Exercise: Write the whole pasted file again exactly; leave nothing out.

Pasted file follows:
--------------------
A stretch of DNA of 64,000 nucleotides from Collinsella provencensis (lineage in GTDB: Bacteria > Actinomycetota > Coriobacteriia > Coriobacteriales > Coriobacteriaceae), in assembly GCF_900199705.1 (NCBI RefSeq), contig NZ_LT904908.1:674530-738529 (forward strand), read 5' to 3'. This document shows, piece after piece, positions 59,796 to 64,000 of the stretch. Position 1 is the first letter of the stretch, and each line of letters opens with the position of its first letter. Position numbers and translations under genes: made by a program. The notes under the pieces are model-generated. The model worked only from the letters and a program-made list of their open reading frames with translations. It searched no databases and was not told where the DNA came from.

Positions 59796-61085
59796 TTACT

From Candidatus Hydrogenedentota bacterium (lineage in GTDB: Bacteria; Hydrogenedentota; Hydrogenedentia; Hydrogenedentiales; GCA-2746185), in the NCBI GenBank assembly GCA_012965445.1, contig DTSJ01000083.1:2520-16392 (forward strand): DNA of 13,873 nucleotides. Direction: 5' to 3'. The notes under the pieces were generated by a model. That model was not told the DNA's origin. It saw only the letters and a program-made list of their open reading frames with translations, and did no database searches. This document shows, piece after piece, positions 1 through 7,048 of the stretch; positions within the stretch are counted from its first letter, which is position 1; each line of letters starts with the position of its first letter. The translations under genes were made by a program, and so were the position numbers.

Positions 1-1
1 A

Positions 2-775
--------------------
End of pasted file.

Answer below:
A stretch of DNA of 64,000 nucleotides from Collinsella provencensis (lineage in GTDB: Bacteria > Actinomycetota > Coriobacteriia > Coriobacteriales > Coriobacteriaceae), in assembly GCF_900199705.1 (NCBI RefSeq), contig NZ_LT904908.1:674530-738529 (forward strand), read 5' to 3'. This document shows, piece after piece, positions 59,796 to 64,000 of the stretch. Position 1 is the first letter of the stretch, and each line of letters opens with the position of its first letter. Position numbers and translations under genes: made by a program. The notes under the pieces are model-generated. The model worked only from the letters and a program-made list of their open reading frames with translations. It searched no databases and was not told where the DNA came from.

Positions 59796-61085
59796 TTACT

From Candidatus Hydrogenedentota bacterium (lineage in GTDB: Bacteria; Hydrogenedentota; Hydrogenedentia; Hydrogenedentiales; GCA-2746185), in the NCBI GenBank assembly GCA_012965445.1, contig DTSJ01000083.1:2520-16392 (forward strand): DNA of 13,873 nucleotides. Direction: 5' to 3'. The notes under the pieces were generated by a model. That model was not told the DNA's origin. It saw only the letters and a program-made list of their open reading frames with translations, and did no database searches. This document shows, piece after piece, positions 1 through 7,048 of the stretch; positions within the stretch are counted from its first letter, which is position 1; each line of letters starts with the position of its first letter. The translations under genes were made by a program, and so were the position numbers.

Positions 1-1
1 A

Positions 2-775